New Years or your birthday may mark that a year has past but up here in the Great White North we put a notch in our collective belt every August in the heady little town of Antigonish, Nova Scotia. Another year goes by and the Evolve Festival has come to pass. This year amongst those in recent memory has shown remarkable transition for our scene. The loss of our seminal unit the Burt Neilson Band to what is looking like a semi-permanent hiatus has hit many hard. In response, the kids have been looking to the cast of characters making up our still vibrant scene. Most all of these bands (barring notably the newly reunited Fat Cats) will be playing this the third annual festival. They include: The Jimmy Swift Band, Nero, Chris Brown and Kate Fenner, Grand Theft Bus, Downtime, Caution Jam, Hunoo, Blue Quarter, Juke Joint, Aaron Macdonald Band, Sense Amelia Project, Heavy Meadows and Bullfrog as well as a host of others.
The Slip again joins us for what may be two nights of playing at the festival as well as a Sunday night gig, August 25, in Halifax’s tiny heady venue The Planet. The Slip is joined on Sunday night by Grand Theft Bus and possibly Nero. Of note is the fact that Charlie Hunter and his percussionist recently sat in with the Bus boys at the same venue during the jazz fest. Other American bands taking in the festival include Drive By Leslie, Raisinhill and Yaqui Mystic. In the spirit of free trade hopefully we will have some converts both ways.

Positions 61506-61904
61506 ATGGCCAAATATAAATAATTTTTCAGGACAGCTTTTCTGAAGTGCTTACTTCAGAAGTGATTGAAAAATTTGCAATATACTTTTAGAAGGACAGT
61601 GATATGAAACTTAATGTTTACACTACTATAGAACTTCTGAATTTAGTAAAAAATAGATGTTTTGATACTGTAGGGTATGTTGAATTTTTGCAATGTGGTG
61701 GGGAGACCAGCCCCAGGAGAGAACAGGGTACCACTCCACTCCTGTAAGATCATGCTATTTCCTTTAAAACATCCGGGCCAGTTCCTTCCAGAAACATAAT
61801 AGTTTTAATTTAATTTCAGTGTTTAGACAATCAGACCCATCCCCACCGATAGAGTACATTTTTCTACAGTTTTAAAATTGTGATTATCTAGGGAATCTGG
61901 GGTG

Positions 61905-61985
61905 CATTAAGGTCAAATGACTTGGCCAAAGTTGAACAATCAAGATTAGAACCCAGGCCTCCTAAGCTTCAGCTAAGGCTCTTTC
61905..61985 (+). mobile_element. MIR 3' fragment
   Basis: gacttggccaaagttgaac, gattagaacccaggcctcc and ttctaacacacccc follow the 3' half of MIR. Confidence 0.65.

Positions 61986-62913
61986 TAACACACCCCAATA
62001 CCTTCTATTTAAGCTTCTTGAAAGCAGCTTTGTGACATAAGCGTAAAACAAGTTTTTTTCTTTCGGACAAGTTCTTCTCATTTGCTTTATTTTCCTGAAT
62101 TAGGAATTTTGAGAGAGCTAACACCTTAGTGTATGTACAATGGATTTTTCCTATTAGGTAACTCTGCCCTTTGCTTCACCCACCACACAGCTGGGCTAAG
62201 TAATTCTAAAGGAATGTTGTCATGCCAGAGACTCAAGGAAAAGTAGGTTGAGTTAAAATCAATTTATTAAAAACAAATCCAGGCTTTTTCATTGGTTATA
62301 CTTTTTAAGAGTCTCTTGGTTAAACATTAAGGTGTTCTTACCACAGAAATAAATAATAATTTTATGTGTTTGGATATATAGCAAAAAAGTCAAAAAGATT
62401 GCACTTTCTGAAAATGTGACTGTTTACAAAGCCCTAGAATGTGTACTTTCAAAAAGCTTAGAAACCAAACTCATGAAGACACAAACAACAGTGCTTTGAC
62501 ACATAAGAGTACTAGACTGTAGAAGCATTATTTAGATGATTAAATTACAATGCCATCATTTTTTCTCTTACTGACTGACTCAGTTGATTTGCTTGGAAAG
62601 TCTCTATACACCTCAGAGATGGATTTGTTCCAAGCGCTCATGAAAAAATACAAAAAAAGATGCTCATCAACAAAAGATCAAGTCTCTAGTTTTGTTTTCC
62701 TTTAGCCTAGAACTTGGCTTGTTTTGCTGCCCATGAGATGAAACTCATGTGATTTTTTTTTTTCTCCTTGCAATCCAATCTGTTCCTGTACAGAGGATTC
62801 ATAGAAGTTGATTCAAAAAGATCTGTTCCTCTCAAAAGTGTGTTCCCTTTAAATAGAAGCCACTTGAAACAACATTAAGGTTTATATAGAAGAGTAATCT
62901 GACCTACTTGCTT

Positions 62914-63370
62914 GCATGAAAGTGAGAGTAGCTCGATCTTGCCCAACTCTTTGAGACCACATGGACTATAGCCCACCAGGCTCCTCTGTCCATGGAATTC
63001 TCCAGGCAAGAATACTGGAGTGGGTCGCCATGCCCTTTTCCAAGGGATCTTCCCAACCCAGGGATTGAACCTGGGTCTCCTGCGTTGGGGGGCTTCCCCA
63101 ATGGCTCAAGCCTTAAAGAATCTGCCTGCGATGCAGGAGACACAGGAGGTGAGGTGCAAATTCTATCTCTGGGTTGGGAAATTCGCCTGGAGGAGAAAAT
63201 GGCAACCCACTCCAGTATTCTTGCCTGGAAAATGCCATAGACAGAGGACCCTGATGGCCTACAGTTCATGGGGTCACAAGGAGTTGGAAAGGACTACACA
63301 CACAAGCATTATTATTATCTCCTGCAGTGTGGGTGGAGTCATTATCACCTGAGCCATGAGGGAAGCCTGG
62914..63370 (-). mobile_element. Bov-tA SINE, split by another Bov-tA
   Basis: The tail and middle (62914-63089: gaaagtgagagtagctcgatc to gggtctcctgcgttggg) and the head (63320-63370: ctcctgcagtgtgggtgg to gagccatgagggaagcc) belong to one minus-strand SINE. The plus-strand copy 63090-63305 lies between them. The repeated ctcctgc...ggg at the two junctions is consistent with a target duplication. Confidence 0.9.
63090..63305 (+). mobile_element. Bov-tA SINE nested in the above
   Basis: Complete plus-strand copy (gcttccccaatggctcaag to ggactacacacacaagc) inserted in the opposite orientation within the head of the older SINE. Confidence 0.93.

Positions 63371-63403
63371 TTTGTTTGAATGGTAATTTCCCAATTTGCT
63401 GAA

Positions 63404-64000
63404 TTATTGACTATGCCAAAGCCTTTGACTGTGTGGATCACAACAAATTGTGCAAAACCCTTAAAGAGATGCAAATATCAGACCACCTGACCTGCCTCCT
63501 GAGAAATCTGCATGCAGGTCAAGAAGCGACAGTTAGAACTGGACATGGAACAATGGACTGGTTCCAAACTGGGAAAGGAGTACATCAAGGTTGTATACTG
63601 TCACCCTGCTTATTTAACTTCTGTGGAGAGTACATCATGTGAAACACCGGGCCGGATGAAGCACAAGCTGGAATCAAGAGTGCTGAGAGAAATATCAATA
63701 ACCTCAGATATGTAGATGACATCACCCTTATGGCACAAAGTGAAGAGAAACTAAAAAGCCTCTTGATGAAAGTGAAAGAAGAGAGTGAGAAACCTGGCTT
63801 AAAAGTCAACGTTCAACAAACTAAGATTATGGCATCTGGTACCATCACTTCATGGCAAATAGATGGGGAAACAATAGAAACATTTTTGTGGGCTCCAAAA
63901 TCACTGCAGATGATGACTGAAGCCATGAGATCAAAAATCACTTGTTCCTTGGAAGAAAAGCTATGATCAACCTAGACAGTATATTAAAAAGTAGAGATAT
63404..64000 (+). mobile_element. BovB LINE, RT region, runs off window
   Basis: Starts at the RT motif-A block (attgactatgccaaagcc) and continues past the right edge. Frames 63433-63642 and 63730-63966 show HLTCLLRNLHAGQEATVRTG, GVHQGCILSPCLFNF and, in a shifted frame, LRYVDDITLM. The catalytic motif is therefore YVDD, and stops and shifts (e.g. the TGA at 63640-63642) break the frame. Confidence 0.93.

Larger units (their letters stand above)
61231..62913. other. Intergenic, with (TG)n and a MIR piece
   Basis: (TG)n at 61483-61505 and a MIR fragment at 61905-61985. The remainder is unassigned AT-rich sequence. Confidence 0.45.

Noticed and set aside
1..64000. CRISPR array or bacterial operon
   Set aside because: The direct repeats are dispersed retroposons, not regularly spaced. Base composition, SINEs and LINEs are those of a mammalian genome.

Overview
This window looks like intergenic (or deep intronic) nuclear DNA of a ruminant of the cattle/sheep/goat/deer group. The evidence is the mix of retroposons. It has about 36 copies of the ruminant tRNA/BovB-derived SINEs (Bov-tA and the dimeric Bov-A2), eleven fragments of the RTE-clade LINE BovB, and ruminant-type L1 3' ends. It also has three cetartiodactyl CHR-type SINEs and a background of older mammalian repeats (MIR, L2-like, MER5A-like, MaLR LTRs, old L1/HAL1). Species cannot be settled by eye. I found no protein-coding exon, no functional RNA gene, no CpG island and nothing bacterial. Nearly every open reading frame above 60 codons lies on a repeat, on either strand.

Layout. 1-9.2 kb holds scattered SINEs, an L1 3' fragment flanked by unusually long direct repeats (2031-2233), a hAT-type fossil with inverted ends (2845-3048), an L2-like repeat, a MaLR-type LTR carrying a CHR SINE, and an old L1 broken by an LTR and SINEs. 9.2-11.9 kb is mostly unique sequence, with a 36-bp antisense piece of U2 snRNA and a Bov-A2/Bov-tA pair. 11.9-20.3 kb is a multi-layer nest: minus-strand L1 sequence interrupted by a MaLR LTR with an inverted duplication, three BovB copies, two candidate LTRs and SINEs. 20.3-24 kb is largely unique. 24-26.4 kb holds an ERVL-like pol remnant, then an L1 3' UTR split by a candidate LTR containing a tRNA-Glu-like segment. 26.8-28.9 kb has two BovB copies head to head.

Evolve 3 is billed as a “celebration of life & music under the sun and stars of Canada’s ocean playground.” This festival takes the same tripartite approach as the two previous festivals: Jambands, Electronic Music, and Awareness. It’s safe to say that while all three elements have been present in the past they have never entirely synchronized. The festival which attracts heads from Central and Eastern Canada, as well as local ravers, can tend to feel like two tribes gathering albeit gregariously. These two trains running tend to pass each other on the path between the campground and main stage. Adding to this frustration is the totally arbitrary decision to knock the bands off the stage by at best 1:00 to make way for the barrage of DJ’s. While Halifax is known for it’s prolific DJ and rave culture, this particular scene saw many of it’s finer moments years ago. The decision to book Bullfrog featuring Kid Koala as one of the festivals headliners may reflect an effort to unite the two camps. If anyone can get the heads teaching ravers about better drugs and the ravers teaching heads about better dancing it’s Bullfrog.